Proteome-based systems biology analysis of the diabetic mouse aorta reveals major changes in fatty acid biosynthesis as potential hallmark in diabetes mellitus-associated vascular disease

Husi, H., Van Agtmael, T. , Mullen, W. , Bahlmann, F. H., Schanstra, J. P., Vlahou, A., Delles, C. , Perco, P. and Mischak, H. (2014) Proteome-based systems biology analysis of the diabetic mouse aorta reveals major changes in fatty acid biosynthesis as potential hallmark in diabetes mellitus-associated vascular disease. Circulation: Cardiovascular Genetics, 7(2), pp. 161-170. (doi: 10.1161/CIRCGENETICS.113.000196)

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Publisher's URL: http://dx.doi.org/10.1161/CIRCGENETICS.113.000196

Abstract

<b>Background</b><p></p> Macrovascular complications of diabetes mellitus are a major risk factor for cardiovascular morbidity and mortality. Currently, studies only partially described the molecular pathophysiology of diabetes mellitus–associated effects on vasculature. However, better understanding of systemic effects is essential in unraveling key molecular events in the vascular tissue responsible for disease onset and progression.<p></p> <b>Methods and Results</b><p></p>Our overall aim was to get an all-encompassing view of diabetes mellitus–induced key molecular changes in the vasculature. An integrative proteomic and bioinformatics analysis of data from aortic vessels in the low-dose streptozotocin-induced diabetic mouse model (10 animals) was performed. We observed pronounced dysregulation of molecules involved in myogenesis, vascularization, hypertension, hypertrophy (associated with thickening of the aortic wall), and a substantial reduction of fatty acid storage. A novel finding is the pronounced downregulation of glycogen synthase kinase-3β (Gsk3β) and upregulation of molecules linked to the tricarboxylic acid cycle (eg, aspartate aminotransferase [Got2] and hydroxyacid-oxoacid transhydrogenase [Adhfe1]). In addition, pathways involving primary alcohols and amino acid breakdown are altered, potentially leading to ketone-body production. A number of these findings were validated immunohistochemically. Collectively, the data support the hypothesis that in this diabetic model, there is an overproduction of ketone-bodies within the vessels using an alternative tricarboxylic acid cycle-associated pathway, ultimately leading to the development of atherosclerosis.<p></p> <b>Conclusions</b><p></p>Streptozotocin-induced diabetes mellitus in animals leads to a reduction of fatty acid biosynthesis and an upregulation of an alternative ketone-body formation pathway. This working hypothesis could form the basis for the development of novel therapeutic intervention and disease management approaches.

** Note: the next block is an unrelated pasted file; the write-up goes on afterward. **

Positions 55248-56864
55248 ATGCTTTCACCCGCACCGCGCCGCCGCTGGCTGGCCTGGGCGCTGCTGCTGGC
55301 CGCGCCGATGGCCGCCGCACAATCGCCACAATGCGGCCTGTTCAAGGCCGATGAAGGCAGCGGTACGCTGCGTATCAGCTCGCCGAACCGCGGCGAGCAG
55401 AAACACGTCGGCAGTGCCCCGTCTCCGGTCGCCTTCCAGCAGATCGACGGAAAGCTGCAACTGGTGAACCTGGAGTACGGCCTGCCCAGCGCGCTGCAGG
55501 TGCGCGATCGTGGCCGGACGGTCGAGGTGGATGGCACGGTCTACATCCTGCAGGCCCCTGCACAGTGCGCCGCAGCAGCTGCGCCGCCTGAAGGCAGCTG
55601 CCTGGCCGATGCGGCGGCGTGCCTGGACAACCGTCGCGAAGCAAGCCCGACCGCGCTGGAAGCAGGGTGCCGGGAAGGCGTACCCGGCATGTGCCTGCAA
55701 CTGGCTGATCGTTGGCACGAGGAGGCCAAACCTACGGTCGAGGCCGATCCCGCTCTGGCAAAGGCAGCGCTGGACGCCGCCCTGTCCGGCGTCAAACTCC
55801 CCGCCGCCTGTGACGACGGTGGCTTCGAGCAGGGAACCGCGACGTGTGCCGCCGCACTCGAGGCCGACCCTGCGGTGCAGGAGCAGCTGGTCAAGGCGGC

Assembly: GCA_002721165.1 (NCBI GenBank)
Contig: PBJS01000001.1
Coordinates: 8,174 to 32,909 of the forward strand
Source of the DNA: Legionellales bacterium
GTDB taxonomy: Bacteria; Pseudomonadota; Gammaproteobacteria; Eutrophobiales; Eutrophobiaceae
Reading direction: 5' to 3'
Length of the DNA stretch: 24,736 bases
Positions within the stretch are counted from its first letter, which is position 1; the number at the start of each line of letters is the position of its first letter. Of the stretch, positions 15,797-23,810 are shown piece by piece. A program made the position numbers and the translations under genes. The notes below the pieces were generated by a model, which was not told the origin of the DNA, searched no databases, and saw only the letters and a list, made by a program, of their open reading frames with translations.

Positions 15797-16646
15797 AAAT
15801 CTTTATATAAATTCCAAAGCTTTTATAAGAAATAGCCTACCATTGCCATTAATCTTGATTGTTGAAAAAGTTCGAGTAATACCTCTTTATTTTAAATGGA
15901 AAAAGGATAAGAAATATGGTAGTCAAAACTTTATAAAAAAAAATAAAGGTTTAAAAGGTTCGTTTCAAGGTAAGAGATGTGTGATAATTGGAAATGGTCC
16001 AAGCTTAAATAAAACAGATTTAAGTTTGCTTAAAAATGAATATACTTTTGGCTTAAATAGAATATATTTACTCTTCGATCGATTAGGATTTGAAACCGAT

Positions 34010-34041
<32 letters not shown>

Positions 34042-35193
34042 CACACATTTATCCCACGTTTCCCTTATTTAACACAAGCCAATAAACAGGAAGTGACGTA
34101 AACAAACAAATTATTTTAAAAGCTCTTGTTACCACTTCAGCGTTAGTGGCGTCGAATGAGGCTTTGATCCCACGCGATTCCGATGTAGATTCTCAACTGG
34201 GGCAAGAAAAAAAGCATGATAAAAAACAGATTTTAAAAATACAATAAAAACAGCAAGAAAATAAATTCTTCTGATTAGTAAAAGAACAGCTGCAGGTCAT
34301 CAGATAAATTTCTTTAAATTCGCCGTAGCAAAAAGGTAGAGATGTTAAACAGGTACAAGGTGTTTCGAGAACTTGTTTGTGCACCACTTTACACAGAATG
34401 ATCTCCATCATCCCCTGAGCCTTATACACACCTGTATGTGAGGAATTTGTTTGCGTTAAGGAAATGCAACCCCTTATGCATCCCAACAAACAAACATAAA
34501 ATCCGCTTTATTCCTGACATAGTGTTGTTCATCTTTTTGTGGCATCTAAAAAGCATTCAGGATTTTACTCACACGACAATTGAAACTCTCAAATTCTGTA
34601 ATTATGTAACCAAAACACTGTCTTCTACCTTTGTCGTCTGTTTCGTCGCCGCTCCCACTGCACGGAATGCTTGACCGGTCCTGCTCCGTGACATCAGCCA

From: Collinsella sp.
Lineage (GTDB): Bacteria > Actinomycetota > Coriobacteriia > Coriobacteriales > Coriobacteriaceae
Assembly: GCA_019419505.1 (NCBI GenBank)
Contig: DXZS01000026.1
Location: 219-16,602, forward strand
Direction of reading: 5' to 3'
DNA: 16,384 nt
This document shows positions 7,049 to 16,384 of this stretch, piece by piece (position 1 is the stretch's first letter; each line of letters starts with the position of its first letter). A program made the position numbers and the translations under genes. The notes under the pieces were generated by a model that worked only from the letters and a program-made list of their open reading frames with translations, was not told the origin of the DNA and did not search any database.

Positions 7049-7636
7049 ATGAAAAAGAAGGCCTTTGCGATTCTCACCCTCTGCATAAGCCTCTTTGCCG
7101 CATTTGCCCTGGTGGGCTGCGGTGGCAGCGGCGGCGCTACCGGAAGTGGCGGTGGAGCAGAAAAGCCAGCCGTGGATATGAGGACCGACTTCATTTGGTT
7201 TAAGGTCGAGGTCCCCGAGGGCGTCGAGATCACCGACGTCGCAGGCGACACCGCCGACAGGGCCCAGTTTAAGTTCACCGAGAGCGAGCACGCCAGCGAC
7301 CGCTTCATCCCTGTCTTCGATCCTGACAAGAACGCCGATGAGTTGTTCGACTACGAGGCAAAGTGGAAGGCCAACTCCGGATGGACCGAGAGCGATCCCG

Item Type:Articles
Status:Published
Refereed:Yes
Glasgow Author(s) Enlighten ID:Van Agtmael, Dr Tom and Mullen, Dr Bill and Delles, Professor Christian and Husi, Dr Holger and Mischak, Professor Harald
Authors: Husi, H., Van Agtmael, T., Mullen, W., Bahlmann, F. H., Schanstra, J. P., Vlahou, A., Delles, C., Perco, P., and Mischak, H.
College/School:College of Medical Veterinary and Life Sciences > Institute of Cardiovascular and Medical Sciences
Journal Name:Circulation: Cardiovascular Genetics
Publisher:American Heart Association
ISSN:1942-325X
ISSN (Online):1942-3268

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